Seizing Russia’s funds means that the faith the U.S. is the world’s banker and the dollar is the global reserve currency, is in question. Why should countries maintain any trade surplus and bank it abroad if that surplus can be seized at will? The promise of a dollar as the world’s reserve currency was that all surpluses in dollars were safe. With the seizing of the Afghan central bank’s 9.5 billion dollars recently, the U.S. had shown that it considers that dollars held by another country with the U.S. central banks as a fair game. It may be an economic asset in the books for a country. But it is effectively a political liability, as the U.S. government can seize this asset at its will. This was also shown earlier in Iraq, Libya, Venezuela. Seizing Russia’s foreign exchange reserves by a handful of western countries–ex-colonial and settler-colonial states–means that the so-called rules-based order is now based on weaponising the dollar and the west’s control over the global financial system.

Economists–Prabhat Patnaik, Michael Hudson–and financial experts such as Zoltan Potsar of Credit Suisse are now predicting a new regime in which the Chinese Yuan or a variant of it will emerge as the world’s new reserve currency.

Why these predictions? After the Second World War, the Bretton Woods agreement led to the dollar becoming the world’s reserve currency. It replaced the British pound and was pegged to gold, with $35 to an ounce of gold. In 1971, President Nixon removed the U.S. dollar from the gold standard, which meant that the dollar was now backed only by the U.S. government (or U.S. Treasury) guarantees. In the post-war years, the dollar as reserve currency had three things going for it. It was backed by the U.S., which was the world’s largest industrial producer; the U.S. was the pre-eminent military power even if challenged by the Soviet Union; and it was backed by West Asian oil, the largest traded commodity, being priced in dollars.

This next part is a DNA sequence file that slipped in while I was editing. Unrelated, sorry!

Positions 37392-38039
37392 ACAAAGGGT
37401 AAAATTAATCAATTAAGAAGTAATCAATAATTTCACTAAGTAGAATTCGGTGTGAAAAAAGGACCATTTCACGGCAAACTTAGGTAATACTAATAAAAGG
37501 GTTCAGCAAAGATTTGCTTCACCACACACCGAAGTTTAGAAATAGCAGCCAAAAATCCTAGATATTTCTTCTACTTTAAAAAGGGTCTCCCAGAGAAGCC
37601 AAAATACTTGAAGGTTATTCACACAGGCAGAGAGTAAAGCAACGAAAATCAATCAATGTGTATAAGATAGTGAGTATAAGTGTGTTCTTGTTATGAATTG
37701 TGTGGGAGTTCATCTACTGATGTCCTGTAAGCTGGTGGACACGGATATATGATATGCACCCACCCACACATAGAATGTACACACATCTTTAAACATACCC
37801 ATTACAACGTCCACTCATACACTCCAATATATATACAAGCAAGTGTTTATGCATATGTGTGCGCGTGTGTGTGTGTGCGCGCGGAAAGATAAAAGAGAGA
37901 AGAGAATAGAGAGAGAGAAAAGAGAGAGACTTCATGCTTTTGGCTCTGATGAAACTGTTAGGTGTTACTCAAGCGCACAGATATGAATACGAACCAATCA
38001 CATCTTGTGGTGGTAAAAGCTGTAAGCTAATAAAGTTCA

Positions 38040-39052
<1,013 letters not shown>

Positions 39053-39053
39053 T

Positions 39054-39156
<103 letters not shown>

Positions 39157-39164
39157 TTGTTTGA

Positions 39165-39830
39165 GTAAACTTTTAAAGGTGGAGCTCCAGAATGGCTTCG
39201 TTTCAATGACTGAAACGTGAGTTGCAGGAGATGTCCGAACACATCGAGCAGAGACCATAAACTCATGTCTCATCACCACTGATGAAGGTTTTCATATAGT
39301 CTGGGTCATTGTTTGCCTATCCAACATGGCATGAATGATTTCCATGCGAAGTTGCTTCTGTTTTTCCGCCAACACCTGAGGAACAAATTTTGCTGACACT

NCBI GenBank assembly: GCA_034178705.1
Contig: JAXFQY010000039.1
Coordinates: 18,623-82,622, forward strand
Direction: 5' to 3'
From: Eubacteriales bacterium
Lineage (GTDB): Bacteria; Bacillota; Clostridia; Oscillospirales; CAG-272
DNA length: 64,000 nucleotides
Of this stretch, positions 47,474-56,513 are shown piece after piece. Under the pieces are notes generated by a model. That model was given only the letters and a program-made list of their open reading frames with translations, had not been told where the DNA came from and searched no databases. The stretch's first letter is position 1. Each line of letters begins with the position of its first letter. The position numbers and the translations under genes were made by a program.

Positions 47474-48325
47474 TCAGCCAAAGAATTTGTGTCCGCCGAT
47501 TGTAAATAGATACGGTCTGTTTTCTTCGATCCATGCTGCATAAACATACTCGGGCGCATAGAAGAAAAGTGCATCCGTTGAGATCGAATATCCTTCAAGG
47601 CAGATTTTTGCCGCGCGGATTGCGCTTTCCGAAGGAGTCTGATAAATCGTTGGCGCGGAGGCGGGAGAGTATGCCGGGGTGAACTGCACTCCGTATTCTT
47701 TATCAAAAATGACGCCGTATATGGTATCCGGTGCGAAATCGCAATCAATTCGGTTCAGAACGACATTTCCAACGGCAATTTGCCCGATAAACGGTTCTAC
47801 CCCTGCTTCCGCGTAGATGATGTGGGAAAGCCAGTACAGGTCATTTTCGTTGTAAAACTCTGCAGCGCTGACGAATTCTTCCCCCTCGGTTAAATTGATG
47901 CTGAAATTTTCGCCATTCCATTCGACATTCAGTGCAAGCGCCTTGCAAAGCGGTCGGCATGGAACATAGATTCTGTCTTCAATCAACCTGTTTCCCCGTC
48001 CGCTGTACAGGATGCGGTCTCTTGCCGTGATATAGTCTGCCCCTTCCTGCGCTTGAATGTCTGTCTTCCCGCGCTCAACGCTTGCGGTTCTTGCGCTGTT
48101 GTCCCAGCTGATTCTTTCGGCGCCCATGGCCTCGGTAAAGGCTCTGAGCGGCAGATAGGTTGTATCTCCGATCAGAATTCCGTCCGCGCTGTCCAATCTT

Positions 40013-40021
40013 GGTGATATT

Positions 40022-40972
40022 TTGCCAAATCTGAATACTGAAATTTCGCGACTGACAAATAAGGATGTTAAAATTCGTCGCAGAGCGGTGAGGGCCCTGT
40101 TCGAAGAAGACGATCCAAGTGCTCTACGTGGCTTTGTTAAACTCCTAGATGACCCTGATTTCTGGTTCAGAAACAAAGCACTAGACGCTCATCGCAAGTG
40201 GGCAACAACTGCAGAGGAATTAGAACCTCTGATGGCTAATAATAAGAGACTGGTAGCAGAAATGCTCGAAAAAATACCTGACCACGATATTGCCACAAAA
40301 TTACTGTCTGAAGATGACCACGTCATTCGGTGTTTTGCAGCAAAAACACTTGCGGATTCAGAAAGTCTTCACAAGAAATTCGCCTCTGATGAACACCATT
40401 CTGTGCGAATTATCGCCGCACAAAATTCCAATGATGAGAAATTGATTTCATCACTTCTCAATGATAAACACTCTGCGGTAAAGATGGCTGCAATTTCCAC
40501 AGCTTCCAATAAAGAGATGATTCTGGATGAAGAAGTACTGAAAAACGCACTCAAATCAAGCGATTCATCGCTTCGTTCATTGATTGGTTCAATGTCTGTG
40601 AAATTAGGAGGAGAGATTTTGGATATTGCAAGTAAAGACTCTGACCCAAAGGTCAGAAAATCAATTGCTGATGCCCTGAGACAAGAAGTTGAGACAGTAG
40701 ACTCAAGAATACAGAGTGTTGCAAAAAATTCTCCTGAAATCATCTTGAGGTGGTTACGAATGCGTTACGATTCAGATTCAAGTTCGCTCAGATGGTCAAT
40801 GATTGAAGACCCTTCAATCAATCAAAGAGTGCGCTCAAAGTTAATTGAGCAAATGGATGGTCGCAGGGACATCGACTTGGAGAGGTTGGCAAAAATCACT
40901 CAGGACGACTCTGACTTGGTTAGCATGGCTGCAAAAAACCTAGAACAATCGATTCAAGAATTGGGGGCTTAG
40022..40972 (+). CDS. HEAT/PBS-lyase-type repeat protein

The denomination of West Asian oil, particularly of Saudi Arabia, was critical to the U.S. and was determined by its military power. The coup in Iran against Mosaddegh, the 1963 coup in Iraq, and many other political events there can be understood more easily, if we understand why oil was so important to the U.S.. This was the basis of the Carter doctrine, extending the Monroe doctrine equivalent to the Persian Gulf Region. Or what the cartoonists drew: “Our oil is under their sand”. The U.S. control over West Asian oil and its industrial and military power ensured that the dollar remained as the world’s reserve currency.

The fall of the U.S. as the world’s industrial power has gone hand in hand with the rise of China. A measure of China’s industrial rise can be seen from a simple statistic given by Lowy Institute using IMF data on global trade. In 2001, over 80 per cent of countrie s had the U.S. as their major trading partner. By 2018, that figure had dropped to a little over 30 per cent– 128 out of 190–and had China as their major trading partner. Not the United States. This dramatic change has happened in less than 20 years! The reason for this change is industrial production: China overtook the U.S. in 2010 to become the largest industrial producer in the world ( India is the fifth largest industrial producer but produces only 3.1 per cent against 28.7 per cent by China and 16.8 per cent by the U.S.. It is not surprising that trade follows industrial production.